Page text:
I. The last three multiplication/division word problems in the 3rd grade (TERC) Investigations Student Activity Booklet Things that Come in Groups, p. 79.

3. Spiders have 8 legs.

How many legs are on 2 spiders?

How many legs are on 4 spiders?

4. There are 28 legs, and they all belong to cats. How many cats are there?

*How many cats would there be if there were 144 legs in all?

5. We counted 3 insects, 2 cats, and 4 people in the house. How many legs are there altogether?

II. The last three multiplication/division word problems in the 3rd grade Singapore Math Primary Mathematics 3A, pp. 138-139

3. Tim printed 900 pamphlets. He packed them equally into 8 boxes. How many pamphlets were there in each box? How many pamphlets were left over?

4. A florist has 145 yellow roses. She has 8 times as many red roses as yellow roses. How many more red roses than yellow roses does she have?

5. 8 students sold 272 concert tickets at $3 each. Each student sold the same number of tickets. How much money did each student collect?

III. Extra Credit:

Which students, TERC students or Singapore students, are more likely to be using calculators to solve these problems?

Estimate the number of the Singapore Math problems above that an exclusively TERC-educated 3rd grader, armed with a calculator, would be able to solve correctly (no partial credit for "explained" but incorrect answers).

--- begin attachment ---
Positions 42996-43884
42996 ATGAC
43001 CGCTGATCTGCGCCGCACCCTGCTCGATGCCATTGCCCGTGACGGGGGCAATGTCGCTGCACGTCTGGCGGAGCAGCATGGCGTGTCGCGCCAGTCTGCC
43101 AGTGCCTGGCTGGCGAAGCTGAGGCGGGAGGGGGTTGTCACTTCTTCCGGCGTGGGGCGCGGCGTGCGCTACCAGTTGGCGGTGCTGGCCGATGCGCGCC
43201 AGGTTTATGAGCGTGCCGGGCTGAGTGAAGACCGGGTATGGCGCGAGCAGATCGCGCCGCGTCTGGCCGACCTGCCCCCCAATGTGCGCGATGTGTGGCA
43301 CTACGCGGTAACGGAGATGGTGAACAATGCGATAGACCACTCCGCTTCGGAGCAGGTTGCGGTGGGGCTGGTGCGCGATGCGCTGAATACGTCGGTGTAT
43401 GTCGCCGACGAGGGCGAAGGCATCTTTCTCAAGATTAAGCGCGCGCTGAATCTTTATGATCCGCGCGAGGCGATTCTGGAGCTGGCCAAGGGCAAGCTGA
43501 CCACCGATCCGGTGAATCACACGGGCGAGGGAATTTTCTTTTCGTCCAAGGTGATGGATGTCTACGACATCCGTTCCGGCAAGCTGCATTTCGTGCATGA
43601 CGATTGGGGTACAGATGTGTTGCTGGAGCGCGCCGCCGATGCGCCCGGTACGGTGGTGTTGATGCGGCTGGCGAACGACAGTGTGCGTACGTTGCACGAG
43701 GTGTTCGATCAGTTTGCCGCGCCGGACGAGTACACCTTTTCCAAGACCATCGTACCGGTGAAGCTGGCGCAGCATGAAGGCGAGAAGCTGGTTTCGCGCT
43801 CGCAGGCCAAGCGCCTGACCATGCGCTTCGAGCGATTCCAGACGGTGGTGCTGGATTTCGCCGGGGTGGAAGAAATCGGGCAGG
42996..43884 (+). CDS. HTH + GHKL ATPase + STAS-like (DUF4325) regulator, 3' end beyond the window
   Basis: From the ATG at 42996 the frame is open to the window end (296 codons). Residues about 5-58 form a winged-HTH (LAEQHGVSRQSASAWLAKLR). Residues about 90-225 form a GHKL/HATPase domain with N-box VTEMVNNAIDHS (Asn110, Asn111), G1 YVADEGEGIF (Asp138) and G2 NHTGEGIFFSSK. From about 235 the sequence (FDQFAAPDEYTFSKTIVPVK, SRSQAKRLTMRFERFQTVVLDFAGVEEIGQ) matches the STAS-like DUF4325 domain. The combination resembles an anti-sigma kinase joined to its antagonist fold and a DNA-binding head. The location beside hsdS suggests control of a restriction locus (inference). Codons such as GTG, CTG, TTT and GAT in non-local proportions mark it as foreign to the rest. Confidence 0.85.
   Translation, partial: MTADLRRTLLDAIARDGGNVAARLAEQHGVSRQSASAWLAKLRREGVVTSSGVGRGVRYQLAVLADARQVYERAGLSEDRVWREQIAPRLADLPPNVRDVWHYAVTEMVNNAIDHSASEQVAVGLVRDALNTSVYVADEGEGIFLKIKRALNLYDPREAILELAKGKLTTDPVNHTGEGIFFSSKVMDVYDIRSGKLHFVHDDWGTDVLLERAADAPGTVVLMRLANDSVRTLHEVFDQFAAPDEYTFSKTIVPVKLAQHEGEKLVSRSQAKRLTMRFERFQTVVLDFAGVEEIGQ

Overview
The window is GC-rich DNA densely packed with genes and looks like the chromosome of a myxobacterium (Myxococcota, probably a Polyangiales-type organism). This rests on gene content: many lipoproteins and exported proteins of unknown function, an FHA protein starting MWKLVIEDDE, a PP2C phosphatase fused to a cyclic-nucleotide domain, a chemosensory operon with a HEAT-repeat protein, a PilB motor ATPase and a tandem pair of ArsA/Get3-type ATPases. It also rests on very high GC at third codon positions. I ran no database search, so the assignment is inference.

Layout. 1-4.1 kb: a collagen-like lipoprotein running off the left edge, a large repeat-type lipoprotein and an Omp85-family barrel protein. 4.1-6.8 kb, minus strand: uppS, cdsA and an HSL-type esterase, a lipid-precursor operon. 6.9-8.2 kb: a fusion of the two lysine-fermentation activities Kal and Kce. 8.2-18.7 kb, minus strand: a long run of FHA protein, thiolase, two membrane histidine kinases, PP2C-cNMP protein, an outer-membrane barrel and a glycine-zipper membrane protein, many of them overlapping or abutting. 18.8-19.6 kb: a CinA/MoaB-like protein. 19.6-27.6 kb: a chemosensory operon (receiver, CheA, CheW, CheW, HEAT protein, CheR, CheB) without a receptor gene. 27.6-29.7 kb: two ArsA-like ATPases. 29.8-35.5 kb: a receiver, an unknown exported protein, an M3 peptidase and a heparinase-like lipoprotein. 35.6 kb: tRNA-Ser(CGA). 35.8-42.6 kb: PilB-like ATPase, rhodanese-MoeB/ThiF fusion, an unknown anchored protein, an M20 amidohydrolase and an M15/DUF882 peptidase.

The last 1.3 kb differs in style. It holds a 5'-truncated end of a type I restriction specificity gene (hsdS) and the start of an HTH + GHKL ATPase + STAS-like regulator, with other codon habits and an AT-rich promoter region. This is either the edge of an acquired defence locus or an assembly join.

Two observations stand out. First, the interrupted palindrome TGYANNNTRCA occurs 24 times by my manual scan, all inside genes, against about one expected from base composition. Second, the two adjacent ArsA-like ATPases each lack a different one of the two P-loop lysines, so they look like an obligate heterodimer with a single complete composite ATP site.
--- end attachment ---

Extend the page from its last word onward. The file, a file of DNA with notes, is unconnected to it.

## Friday, January 15, 2010

### Math problems of the week: 3rd grade Investigations vs. Singapore Math

Labels:
math,
Reform Math,
Singapore Math

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## 4 comments:

See, my son Emperor would get the answer to "how many legs are on 4 spiders?" question wrong because he would write EIGHT. As in, you can't trick me! No matter how many spiders you are talking about, they each only have eight legs apiece.

Tests are fun with this boy.

Brilliant observation (of yours and Emperor's)! There's real linguistic ambiguity here; as a linguist, I should have noticed it myself!

I don't know if Emperor sees "linguistic ambiguity" or not (I think he's borderline AS/ very literal), but when he is asked to "describe" a pattern of numbers, he'll say things like, "This pattern is easy and not quite tricky," but in the next question, "continue the pattern above," he gets the "correct" answer by putting numbers in the blanks.

Or maybe it is a boy thing. Girls are raised to be such people-pleasers that we try to tease out what is "meant" behind the question, not what the question is actually asking. I think that works against us in higher mathematics as the questions are worded trickily, and we females generally try to go with what we feel (logically!) the test-maker wants to hear. I think both sexes are very logical, just in different ways. :)

About that "extra credit" question:

Ha! The number of my high school students who could answer those questions would be extremely low. They would skip the questions because they are word problems.

I'm not sure when our district adopted "Everyday Math", so I'm not sure that the older students were subjected to it, but whatever we had before couldn't have been much better. (I have freshmen through seniors in "Algebra A", which is a basic skimming through Algebra 1 concepts; everyone but the seniors will take "Algebra B" next year, and will have completed the equivalent of an Algebra 1 course by the end of that year, in theory, at least.)

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